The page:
Junto con los saltamontes había muchos saltamontes longicornios. La mayoría de los saltamontes longicornios norteamericanos comen hojas, pero en los tropicos las cosas son más complicadas. Encontré un saltamontes carnívoro desagradable masticando el torso cortado de un bastón [macho del género Oreophoetes, de acuerdo al comentario de Yannick Bellanger a continuación] se sentó y miró, sin emoción. Los jugos del bastón a medio comer, a su vez, atraían a pequeños mosquitos que se reunían bajo la cabeza del saltamontes esperando la oportunidad de robar un bocado. Fue un Serengeti miniatura. El saltamontes longicornio molesto golpeó repetidamente a los mosquitos con sus patas delanteras, al igual que yo estaba aplastando a los mosquitos un poco más grandes que me molestaban. [Editado el 1 de diciembre para reflejar mis crecientes dudas de que estos dos bastones realmente pertenezcan a la misma especie. Parecen demasiado diferentes entre sí. ¿Algún experto con una opinión informada? Edición 22 de junio de 2016: Gracias Yannick Bellanger por las identificaciones y por responder a esta pregunta en los comentarios. Ambos son machos, de diferente género]
IMG – Encontré este saltamontes longicornio masticando un bastón mientras el compañero del bastón mira otro bastón. Fotografía: Lou Jost/EcoMinga. 
IMG – Cabeza de la víctima. Fotografía: Lou Jost/EcoMinga
IMG – Tenga en cuenta las complejas almohadillas de los pies del saltamontes asesino. Click para agrandar. Fotografía: Lou Jost/EcoMinga
IMG – Este bastón miraba mientras el saltamontes se comía al otro. Fotografía: Lou Jost/EcoMinga
Después de un par de horas alcancé el Río Anzu por si mismo, una caminata  fácil de 15 minutos si he ignorado los insectos interesantes. Aquí es donde la orquídea zapatito Phragmipedium pearcei crece sobre la caliza húmeda de la ribera. Las plantas a menudo sumergidas cuando el río crece. En este día, el río estaba bajo y había muchos individuos en flor.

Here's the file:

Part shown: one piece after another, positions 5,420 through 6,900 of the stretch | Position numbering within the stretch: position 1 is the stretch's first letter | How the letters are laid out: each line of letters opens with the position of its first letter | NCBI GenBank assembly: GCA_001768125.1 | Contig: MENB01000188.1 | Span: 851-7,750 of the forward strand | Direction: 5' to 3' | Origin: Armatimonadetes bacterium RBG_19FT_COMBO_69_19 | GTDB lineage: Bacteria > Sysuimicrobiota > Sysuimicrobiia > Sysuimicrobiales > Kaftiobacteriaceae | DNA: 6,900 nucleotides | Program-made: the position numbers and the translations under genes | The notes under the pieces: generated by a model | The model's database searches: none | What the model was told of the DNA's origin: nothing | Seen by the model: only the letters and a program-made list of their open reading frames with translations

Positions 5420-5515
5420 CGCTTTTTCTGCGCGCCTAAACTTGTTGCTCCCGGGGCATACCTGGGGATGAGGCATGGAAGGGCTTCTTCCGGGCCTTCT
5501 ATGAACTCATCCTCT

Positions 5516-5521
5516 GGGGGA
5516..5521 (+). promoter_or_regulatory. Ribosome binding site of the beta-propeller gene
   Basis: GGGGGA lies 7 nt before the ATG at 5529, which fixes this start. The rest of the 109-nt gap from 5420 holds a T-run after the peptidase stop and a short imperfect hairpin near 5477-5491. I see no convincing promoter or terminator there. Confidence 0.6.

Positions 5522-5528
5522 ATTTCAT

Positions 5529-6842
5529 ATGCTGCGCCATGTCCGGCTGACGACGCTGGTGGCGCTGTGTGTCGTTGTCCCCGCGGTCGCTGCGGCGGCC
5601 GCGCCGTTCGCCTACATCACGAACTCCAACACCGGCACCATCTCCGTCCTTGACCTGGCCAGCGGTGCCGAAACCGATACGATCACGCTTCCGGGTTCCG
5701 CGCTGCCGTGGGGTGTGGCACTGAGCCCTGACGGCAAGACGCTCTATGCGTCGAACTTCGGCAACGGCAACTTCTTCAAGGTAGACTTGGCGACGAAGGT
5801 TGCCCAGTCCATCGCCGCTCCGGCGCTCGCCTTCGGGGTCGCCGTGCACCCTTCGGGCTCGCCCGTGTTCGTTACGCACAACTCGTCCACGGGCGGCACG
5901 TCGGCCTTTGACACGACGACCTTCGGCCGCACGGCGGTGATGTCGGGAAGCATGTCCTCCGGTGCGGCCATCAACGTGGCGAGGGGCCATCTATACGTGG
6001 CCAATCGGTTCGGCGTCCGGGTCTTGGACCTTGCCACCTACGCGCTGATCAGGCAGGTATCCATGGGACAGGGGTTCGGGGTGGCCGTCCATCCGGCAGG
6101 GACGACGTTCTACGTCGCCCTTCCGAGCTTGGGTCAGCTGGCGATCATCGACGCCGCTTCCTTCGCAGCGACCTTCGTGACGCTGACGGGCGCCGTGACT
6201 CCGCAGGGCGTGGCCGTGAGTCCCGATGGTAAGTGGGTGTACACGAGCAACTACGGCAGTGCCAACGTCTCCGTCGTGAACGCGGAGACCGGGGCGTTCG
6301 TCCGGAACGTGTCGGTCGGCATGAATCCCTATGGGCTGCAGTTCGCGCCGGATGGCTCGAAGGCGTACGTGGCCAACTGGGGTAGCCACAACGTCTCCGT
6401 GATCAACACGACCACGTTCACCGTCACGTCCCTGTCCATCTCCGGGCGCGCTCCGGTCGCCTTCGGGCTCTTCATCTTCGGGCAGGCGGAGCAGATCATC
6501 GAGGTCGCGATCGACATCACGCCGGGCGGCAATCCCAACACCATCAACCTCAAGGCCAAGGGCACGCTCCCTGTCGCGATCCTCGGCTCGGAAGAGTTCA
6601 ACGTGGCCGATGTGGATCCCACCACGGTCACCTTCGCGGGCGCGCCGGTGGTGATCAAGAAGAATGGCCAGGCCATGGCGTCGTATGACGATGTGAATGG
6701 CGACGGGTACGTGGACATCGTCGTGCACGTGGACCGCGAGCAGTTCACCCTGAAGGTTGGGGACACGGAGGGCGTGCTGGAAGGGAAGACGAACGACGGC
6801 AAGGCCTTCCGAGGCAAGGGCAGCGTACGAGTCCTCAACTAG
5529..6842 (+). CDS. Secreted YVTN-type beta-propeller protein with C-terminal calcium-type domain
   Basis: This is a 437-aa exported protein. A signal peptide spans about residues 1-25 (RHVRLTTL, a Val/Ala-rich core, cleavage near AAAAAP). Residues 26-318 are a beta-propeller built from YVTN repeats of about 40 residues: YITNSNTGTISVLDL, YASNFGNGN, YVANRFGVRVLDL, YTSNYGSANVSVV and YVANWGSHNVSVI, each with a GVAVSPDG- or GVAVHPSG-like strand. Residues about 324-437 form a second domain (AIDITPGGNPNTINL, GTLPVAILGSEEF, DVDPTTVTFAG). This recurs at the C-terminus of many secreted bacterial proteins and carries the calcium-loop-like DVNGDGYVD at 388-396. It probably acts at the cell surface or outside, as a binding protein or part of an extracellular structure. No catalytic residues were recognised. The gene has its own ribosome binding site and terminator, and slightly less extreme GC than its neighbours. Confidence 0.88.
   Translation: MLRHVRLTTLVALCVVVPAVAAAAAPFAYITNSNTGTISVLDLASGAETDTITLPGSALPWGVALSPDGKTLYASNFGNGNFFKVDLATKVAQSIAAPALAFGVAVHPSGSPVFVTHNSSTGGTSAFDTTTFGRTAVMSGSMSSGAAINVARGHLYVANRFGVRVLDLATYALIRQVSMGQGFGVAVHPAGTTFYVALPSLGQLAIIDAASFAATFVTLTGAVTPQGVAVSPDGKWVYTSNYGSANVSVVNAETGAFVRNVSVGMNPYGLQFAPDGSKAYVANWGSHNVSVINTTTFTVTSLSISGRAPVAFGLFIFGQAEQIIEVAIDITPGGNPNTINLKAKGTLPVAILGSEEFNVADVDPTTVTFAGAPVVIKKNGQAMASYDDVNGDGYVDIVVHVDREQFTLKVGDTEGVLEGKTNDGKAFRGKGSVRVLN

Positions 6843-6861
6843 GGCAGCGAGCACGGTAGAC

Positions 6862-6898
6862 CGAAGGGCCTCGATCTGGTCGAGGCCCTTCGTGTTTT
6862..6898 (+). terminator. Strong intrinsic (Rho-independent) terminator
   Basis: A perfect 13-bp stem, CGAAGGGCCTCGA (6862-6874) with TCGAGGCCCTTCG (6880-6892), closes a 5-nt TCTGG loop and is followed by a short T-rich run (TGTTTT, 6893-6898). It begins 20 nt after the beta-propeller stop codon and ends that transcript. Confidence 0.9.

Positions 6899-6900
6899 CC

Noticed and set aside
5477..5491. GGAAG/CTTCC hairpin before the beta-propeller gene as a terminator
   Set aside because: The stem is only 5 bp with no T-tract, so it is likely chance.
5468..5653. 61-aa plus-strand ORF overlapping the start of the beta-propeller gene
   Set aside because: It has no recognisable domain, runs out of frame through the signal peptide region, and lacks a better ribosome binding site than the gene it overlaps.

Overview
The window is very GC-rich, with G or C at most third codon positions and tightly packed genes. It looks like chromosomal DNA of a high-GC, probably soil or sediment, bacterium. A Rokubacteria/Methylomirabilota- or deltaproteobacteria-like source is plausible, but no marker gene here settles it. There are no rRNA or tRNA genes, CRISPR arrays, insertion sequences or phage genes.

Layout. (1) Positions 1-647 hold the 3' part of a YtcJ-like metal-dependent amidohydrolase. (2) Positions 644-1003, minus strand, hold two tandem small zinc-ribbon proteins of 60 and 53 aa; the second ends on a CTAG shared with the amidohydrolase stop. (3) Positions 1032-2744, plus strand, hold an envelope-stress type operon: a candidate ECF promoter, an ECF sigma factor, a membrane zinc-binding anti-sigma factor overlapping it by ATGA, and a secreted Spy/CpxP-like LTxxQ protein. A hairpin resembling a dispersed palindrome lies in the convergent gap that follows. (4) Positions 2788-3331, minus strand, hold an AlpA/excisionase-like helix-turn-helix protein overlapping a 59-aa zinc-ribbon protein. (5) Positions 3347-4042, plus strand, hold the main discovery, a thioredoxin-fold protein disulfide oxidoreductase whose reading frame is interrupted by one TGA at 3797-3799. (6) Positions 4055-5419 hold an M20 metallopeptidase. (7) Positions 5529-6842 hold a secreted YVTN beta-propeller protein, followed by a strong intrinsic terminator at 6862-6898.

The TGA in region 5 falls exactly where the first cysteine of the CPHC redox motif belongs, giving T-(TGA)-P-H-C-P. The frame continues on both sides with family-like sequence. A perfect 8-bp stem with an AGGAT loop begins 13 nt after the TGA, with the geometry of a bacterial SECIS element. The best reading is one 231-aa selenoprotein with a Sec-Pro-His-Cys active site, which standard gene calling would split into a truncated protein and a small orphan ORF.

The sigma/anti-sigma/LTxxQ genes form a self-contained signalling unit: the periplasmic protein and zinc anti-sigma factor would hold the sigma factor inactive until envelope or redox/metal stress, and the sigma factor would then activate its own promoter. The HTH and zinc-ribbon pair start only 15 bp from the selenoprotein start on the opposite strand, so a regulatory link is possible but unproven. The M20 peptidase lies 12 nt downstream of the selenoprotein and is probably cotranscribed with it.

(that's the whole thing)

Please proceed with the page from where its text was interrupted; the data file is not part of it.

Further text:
IMG – Una orquídea zapatito, Phragmipedium pearcei, en la caliza del Río Anzu. Fotografía: Lou Jost / EcoMinga.
IMG – El río Anzu – Lou Jost / EcoMinga
A primera vista, la textura de esta flor de orquídea zapatilla de dama no tiene nada de especial. Se ve suave como cualquier otra flor. Nunca le había dado una segunda mirada hasta ese día. Un microscopio reveló que la flor fue un complejo mosaico de texturas, pelos, glándulas y cosas que todavía no entiendo. Los pelos fueron claramente guías para los polinizadores de insectos, los cuales primero deben aterrizar en el borde plano blanco de la bolsa o “zapatilla” de la orquídea (la bolsa se llama “labio” en la terminología de la orquídea). Este borde blanco tiene una fila de manchas verdes aleatorias y otra fila poco organizada de manchas marrones más grandes. Cuando se magnifica, los puntos verdes resultan ser muchas crestas largas paralelas de color verde oscuro, separadas por “valles” de color marrón verdoso. El efecto es casi iridiscente. [Edición Diciembre 1: En respuesta a la pregunta de Lisa a continuación, investigué un poco y descubrí que el polinizador es una mosca hembra que cree que estas manchas verdes son en realidad pulgones, la presa de las larvas de mosca. La hembra aterriza en la flor para poner huevos entre los “Pulgones” y cae en la bolsa. Mis especulaciones sobre las manchas que parecían ojos de mosca estaban equivocadas. 
IMG – Vista superior de la “zapatilla” o labio de la orquídea Phragmipedium pearcei zapatilla de dama. Fotografía: Lou Jost / EcoMinga
IMG – El estaminoideo sobre la “zapatilla” o el labio. Con este aumento, las manchas verdes del labio comienzan a mostrar su verdadera complejidad. Fotografía: Lou Jost / EcoMinga
IMG – Con un aumento mayor, las manchas verdes del labio revelan texturas complejas y pelos rígidos. Fotografía: Lou Jost / EcoMinga. 
IMG – Detalles de superficie notablemente complejos de las manchas verdes. Fotografía: Lou Jost / EcoMinga 
IMG – Vista cercana de las manchas verdes revela que no son solo manchas suaves de color. Fotografía: Lou Jost / EcoMinga.
Eventualmente el polinizador debe caer dentro de la bolsa (quizás drogado por la orquídea). Una vez que el polinizador ingresa a la bolsa, se encuentra atrapado, con salidas limitadas. La mayor parte de la superficie interna del labio tiene solo un poco de vello, pero una de las tiras está alfombrada con pelos largos, y esta tira lleva al insecto hasta una ruta de escape que pasa directamente debajo del estigma y las anteras. Por tanto, el insecto se ve obligado a polinizar la flor si quiere salir de allí. 
IMG – Una vista en sección transversal de la “zapatilla”. Fotografía: Lou Jost/EcoMinga.
IMG – Vista en sección transversal más cercana. Tenga en cuenta los distintos tipos de pelos. Fotografía: Lou Jost / EcoMinga
La variedad de texturas en esta flor me hace querer mirar más de cerca otras flores. ¡Espere ver más microfotografías de estas aquí en el futuro!
IMG – Una araña saltadora me mira fotografiando los saltamontes. Fotografía: Lou Jost / EcoMinga
Lou Jost, Fundación EcoMinga
Traducción: Salomé Solórzano-Flores


Munn, C. A. 1986. Birds that ‘cry wolf.’ Nature 319: 143-145